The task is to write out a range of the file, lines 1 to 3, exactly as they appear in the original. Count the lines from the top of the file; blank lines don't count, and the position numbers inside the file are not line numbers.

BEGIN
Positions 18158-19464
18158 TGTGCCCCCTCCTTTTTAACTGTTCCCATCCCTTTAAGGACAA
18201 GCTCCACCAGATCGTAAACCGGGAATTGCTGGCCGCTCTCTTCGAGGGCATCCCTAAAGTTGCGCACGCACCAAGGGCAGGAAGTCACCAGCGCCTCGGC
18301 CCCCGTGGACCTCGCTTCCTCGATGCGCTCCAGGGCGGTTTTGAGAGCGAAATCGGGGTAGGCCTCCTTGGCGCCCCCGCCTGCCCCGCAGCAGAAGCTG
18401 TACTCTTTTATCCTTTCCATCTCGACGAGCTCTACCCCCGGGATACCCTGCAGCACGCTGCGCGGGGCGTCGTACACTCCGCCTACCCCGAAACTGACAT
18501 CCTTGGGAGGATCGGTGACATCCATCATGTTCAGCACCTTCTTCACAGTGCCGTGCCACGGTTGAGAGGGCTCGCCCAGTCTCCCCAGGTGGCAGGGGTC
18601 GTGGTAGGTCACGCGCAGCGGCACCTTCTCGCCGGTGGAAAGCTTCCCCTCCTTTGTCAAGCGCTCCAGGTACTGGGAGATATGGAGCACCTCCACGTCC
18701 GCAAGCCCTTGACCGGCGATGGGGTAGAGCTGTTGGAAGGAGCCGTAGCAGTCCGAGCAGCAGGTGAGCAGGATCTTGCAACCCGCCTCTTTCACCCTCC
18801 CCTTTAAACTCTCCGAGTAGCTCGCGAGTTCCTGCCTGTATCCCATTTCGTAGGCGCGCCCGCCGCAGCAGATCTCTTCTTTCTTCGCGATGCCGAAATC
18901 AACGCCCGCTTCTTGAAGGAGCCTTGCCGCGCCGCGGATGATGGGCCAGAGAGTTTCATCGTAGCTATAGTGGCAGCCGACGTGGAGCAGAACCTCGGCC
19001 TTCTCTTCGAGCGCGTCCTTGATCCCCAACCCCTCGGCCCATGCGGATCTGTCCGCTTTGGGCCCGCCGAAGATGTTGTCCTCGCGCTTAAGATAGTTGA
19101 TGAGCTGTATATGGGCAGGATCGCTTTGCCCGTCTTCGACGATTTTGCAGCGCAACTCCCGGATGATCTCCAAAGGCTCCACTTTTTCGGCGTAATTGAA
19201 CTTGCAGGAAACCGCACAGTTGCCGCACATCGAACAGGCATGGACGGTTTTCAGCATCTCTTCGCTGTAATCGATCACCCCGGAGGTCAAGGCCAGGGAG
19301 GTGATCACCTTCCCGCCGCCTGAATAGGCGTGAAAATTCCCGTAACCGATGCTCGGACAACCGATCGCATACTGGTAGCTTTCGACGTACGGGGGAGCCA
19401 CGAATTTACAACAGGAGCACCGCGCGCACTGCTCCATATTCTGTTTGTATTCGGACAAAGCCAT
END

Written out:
Positions 18158-19464
18158 TGTGCCCCCTCCTTTTTAACTGTTCCCATCCCTTTAAGGACAA
18201 GCTCCACCAGATCGTAAACCGGGAATTGCTGGCCGCTCTCTTCGAGGGCATCCCTAAAGTTGCGCACGCACCAAGGGCAGGAAGTCACCAGCGCCTCGGC